Paul Johnson: Teardrop Centre. At Camden Arts Centre. His installation of studio remnants highlights the often ignored layers of waste, dirt and detritus accumulated on the studio floor. On viewing the work you become hypersensitive to every individual item in the show, no matter how trivial or banal.   You become aware of connections between objects, and a hierarchy allows you to recognise the materials in a new light; transformed and moulded by their displaced surroundings. His process relies on his susceptibility to looking and being tentative to his collection of objects. He uses his studio as a place to organise and categorise his treasures, but also as a station for an entire universe, with specific energies and tensions, to be built through repetitive ritual.

How do you truly know what an object is? Or what you can do with it?

In order to legitimately scrutinise a material, I believe that you need to examine it infinitely. I believe that all artists are anxious to discover more about their practice and further question the materials that they interactive with every day.

How do you go about naming your work?

The titles are literal, but they also reveal a small clue about the work.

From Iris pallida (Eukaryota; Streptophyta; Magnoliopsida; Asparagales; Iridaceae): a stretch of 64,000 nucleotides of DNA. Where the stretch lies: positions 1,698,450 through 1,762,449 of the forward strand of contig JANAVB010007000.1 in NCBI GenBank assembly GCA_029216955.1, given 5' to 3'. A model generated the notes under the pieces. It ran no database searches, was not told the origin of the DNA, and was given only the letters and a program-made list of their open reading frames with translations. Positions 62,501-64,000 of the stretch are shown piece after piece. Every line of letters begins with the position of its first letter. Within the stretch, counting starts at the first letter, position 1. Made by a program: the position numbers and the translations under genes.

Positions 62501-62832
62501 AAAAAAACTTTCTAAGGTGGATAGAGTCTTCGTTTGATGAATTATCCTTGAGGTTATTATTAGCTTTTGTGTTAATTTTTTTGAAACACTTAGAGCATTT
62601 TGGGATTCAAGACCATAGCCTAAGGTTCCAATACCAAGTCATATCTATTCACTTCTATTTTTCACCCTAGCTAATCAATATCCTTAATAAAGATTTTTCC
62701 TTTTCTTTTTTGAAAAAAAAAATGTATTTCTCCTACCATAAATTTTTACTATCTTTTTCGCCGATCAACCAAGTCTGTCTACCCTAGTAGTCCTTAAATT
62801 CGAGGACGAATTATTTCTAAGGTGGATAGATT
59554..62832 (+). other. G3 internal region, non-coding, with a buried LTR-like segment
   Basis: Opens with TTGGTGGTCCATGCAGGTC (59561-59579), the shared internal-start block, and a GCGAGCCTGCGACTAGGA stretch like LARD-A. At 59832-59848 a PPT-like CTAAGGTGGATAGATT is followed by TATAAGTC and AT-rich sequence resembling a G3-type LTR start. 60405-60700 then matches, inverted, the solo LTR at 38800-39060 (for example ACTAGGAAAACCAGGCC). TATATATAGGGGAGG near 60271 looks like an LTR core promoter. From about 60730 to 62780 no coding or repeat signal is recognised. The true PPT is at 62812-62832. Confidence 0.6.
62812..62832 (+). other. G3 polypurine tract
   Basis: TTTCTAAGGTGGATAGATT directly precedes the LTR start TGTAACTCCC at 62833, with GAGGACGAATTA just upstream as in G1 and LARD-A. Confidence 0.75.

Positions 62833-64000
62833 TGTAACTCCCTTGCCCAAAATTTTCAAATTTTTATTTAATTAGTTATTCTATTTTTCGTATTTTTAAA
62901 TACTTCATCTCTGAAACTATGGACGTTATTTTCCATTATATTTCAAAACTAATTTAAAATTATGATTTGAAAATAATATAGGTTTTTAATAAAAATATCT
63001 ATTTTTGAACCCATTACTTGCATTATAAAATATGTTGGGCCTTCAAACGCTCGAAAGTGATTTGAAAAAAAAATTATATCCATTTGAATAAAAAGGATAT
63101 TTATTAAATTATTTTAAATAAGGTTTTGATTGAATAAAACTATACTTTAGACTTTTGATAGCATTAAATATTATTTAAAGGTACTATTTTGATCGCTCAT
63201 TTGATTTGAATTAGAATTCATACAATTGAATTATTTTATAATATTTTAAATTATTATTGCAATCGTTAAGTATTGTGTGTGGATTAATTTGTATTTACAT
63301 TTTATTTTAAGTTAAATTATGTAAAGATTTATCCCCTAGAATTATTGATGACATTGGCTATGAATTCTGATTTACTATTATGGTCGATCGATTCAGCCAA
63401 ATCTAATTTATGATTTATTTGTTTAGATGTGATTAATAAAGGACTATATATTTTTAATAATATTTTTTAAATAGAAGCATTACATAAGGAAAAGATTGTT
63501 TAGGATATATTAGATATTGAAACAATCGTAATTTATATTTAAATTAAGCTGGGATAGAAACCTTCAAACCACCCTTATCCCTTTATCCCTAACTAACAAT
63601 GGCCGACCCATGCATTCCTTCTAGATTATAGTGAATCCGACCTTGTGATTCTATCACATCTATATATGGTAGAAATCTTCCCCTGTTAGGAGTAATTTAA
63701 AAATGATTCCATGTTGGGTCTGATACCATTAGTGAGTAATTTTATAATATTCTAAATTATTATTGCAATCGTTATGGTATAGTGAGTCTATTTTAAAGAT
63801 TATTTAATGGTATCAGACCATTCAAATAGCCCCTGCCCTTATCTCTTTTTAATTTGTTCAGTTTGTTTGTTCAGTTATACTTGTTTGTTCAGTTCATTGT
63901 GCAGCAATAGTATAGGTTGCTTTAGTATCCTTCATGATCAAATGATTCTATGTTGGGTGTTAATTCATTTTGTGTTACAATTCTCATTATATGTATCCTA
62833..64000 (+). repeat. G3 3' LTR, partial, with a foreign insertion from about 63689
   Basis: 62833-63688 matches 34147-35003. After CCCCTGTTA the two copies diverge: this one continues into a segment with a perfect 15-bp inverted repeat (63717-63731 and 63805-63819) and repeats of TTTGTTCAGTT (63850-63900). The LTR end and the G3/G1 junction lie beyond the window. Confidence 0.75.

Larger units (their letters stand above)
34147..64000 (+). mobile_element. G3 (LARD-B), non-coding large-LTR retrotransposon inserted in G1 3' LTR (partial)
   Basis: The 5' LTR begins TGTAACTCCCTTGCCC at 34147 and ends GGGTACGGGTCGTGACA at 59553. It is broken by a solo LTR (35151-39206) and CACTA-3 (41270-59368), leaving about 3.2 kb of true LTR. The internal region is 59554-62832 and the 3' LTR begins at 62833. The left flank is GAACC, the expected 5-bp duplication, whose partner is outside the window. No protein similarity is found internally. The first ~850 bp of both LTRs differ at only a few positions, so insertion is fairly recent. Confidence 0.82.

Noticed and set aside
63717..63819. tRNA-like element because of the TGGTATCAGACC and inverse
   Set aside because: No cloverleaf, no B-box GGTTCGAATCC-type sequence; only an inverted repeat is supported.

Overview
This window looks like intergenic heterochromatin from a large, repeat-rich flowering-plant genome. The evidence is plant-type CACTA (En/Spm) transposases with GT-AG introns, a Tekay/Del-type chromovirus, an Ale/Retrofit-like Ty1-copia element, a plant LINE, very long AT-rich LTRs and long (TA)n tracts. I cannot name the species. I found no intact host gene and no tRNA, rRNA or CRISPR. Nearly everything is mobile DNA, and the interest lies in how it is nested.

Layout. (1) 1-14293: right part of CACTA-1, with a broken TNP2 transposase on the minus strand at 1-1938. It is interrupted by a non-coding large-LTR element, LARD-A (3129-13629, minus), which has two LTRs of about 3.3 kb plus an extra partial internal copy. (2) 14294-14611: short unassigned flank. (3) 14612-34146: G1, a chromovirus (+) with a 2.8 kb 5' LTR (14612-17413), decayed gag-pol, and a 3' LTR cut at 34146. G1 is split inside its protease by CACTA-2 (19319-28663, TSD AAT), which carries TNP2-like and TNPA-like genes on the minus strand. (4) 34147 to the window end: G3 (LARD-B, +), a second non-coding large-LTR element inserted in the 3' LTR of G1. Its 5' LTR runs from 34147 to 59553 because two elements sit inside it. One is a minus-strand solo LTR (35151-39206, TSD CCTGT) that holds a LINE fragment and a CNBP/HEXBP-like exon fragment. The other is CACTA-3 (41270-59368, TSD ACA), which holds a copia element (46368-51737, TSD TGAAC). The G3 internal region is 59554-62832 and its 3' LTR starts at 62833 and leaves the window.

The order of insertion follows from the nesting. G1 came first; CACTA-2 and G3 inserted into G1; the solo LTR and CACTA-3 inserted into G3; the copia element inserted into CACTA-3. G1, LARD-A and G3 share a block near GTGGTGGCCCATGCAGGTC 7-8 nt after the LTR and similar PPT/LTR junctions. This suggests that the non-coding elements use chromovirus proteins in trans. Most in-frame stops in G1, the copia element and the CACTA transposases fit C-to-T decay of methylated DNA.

I’m not a very good decision maker. I established a method a few years ago, after taking a job in a bookies, of naming my work after race horses. I find the humour attached to horse names slightly disconcerting as we are unconsciously seduced into spending our money on a particular horse because of a short-lived pun. I would select the winning horse from the race that was geographically closest to me, at the time of finishing the sculpture.

Is there anything new and exciting in the pipeline you would like to tell us about?

I am currently exhibiting work in London and Manchester. In Battersea I am participating in the annual RCA secrets show. Simultaneously in Manchester, I am exhibiting Altered States, as part of hidden Altrincham. This is a continuation of the summer show at AIR Gallery which was part of the North West’s Manifest Festival 2017.

All images courtesy of the artist
Publish date: 28/09/2017